3. On the aforesaid averment the petitioner prayed for a writ of mandamus directing the Vice-Chancellor of Sambalpur University (opposite party No. 1) and the other University authorities to issue admit card to him to appear at the second examination.
4. The application was admitted on 28-8-1969 and an interim direction was given to the University authorities to permit the petitioner to appear at the said examination but the results were not to be published without further orders from this Court.
5. In response to the notice, the Vice-Chancellor of the University has filed a counter-affidavit, most of the facts are not controverted but it is averred that the written paper 'Industrial Electronics' and the Sessional work in 'Electronics Laboratory' constitute two different subjects and not one subject and that the petitioner was not a non-collegiate candidate. It was pointed out that Regulation 9 (3) (ii) has absolutely no application to the petitioner's case and that he would be governed by Regulation 5 (3) occurring in the very same Chapter. The expression 'qualifying marks' in Regulation 5 (3) means pass mark and as the petitioner did not secure pass mark in the Sessional work in 'Electronics Laboratory', the Regulation 5 (3) had no application to his case and consequently the petitioner was not allowed to sit for the Second examination. It was admitted that Sri Satyanarayan Sahu and Sri Dologobind Sethi were allowed to sit for the Second Examination in 1068 by mistake even though they were not entitled to sit at that examination. The matter has since come to the notice of the syndicate and is now under examination. The mistake committed in respect of these two candidates cannot justify the extension of a privilege contrary to the Regulations.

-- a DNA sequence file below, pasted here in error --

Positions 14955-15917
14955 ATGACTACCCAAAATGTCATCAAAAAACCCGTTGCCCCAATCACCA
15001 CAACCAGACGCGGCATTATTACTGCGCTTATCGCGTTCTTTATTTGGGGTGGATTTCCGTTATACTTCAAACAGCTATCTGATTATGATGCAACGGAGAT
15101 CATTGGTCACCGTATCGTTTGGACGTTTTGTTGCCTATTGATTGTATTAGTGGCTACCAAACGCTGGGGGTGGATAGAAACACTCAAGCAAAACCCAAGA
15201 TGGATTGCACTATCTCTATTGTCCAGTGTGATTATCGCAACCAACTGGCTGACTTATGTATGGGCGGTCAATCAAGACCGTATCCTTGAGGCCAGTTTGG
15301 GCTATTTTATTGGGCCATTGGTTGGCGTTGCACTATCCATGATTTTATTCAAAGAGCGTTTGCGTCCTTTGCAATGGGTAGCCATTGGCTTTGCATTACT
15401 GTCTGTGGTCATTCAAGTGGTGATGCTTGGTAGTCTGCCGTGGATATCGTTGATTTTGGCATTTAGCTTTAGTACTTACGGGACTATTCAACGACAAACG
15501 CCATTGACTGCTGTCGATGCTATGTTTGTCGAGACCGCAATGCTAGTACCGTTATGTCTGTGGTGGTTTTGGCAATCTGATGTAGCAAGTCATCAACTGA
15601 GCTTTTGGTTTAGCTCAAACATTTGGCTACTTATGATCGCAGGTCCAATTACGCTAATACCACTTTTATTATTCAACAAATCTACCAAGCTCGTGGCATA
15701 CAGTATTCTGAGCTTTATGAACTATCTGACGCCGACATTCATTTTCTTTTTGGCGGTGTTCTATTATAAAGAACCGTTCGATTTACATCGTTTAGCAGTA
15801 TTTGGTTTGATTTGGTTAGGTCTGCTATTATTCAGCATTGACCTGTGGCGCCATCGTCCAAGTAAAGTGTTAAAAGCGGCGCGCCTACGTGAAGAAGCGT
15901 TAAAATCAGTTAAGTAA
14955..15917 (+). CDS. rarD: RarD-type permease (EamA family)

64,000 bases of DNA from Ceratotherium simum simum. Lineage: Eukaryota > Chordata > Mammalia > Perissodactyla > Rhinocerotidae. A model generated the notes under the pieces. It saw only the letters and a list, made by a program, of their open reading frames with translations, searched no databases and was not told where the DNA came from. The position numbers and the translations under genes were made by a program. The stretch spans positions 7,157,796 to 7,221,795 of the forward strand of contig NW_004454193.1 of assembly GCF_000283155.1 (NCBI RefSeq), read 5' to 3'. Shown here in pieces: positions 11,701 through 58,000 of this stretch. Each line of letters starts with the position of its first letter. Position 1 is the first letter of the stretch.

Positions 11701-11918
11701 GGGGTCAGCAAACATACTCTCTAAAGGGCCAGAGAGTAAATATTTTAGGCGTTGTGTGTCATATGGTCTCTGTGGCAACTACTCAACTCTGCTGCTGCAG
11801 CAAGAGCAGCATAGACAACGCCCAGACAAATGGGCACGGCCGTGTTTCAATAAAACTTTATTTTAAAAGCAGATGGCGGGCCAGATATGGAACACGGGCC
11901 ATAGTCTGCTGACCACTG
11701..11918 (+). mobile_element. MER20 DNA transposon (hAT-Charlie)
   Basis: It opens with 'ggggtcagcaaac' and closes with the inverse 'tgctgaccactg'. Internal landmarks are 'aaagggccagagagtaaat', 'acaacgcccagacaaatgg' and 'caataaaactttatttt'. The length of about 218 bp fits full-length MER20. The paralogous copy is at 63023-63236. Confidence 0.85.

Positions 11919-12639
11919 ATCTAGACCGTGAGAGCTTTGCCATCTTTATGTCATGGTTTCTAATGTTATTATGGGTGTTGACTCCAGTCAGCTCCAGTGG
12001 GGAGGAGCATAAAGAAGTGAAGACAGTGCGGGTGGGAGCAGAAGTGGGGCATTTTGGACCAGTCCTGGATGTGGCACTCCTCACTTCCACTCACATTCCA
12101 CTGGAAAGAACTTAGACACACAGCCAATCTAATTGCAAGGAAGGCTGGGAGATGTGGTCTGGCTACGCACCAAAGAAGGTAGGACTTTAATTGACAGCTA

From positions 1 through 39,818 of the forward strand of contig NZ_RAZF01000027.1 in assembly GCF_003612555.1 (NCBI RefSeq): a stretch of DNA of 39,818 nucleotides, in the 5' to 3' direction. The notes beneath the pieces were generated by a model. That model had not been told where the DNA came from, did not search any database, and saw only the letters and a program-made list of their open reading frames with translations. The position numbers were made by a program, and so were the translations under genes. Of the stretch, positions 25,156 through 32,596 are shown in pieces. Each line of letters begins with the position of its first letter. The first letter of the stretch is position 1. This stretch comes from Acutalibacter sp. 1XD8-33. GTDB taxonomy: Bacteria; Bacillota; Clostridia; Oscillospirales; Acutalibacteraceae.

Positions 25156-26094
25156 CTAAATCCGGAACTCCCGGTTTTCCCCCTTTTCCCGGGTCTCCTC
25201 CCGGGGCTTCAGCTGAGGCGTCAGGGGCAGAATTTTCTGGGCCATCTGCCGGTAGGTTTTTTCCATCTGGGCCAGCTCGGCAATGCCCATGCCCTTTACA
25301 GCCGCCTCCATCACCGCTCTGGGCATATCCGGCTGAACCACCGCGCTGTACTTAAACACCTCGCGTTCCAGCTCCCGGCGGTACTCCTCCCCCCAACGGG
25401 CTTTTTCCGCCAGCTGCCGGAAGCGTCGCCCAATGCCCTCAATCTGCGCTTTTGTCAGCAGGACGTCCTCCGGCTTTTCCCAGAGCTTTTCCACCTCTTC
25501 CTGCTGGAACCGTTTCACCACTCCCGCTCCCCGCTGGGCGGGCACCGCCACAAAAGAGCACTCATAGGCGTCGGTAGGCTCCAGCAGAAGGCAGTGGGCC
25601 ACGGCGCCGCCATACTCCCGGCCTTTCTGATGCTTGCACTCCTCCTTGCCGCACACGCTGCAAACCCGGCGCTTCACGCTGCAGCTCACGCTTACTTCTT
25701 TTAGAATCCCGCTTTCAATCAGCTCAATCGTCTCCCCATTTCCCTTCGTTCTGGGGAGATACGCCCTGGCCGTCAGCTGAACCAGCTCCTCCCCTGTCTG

6. The contention regarding the applicability of Article 14 has no substance. As pointed out in the counter-affidavit, the aforesaid two candidates were permitted to sit at the Second. Examination by mistake and no advantage can be taken of the same for construing the Regulation differently. It cannot be contended that because a mistake was committed in one case, the same should be allowed to continue in other cases. See AIR 1966 SC 1547, Para. 15, State of Orissa v. Durga Charan Das.
7. The real point for determination is: what is the meaning of the expression 'qualifying marks' in Regulation 5 (3) which runs thus:
'5 (3) The following categories of candidates shall be eligible to appear at a Second Examination provided that they have secured qualifying marks in the Sessional Work:
(a) all failed candidates;
(b) candidates who have failed in one subject only; and
(c) candidates who were registered for the First Examination on payment of the prescribed fee but could not appear.
8. From this Regulation it is clear that a candidate shall not be eligible to appear at the Second Examination unless he has secured pass mark in each of the subject included within 'Sessional Work.' If he fails in any of the subjects referred to in clauses (a) to (f) under 'Sessional Work' he is not entitled to take advantage of Regulation 5 (3).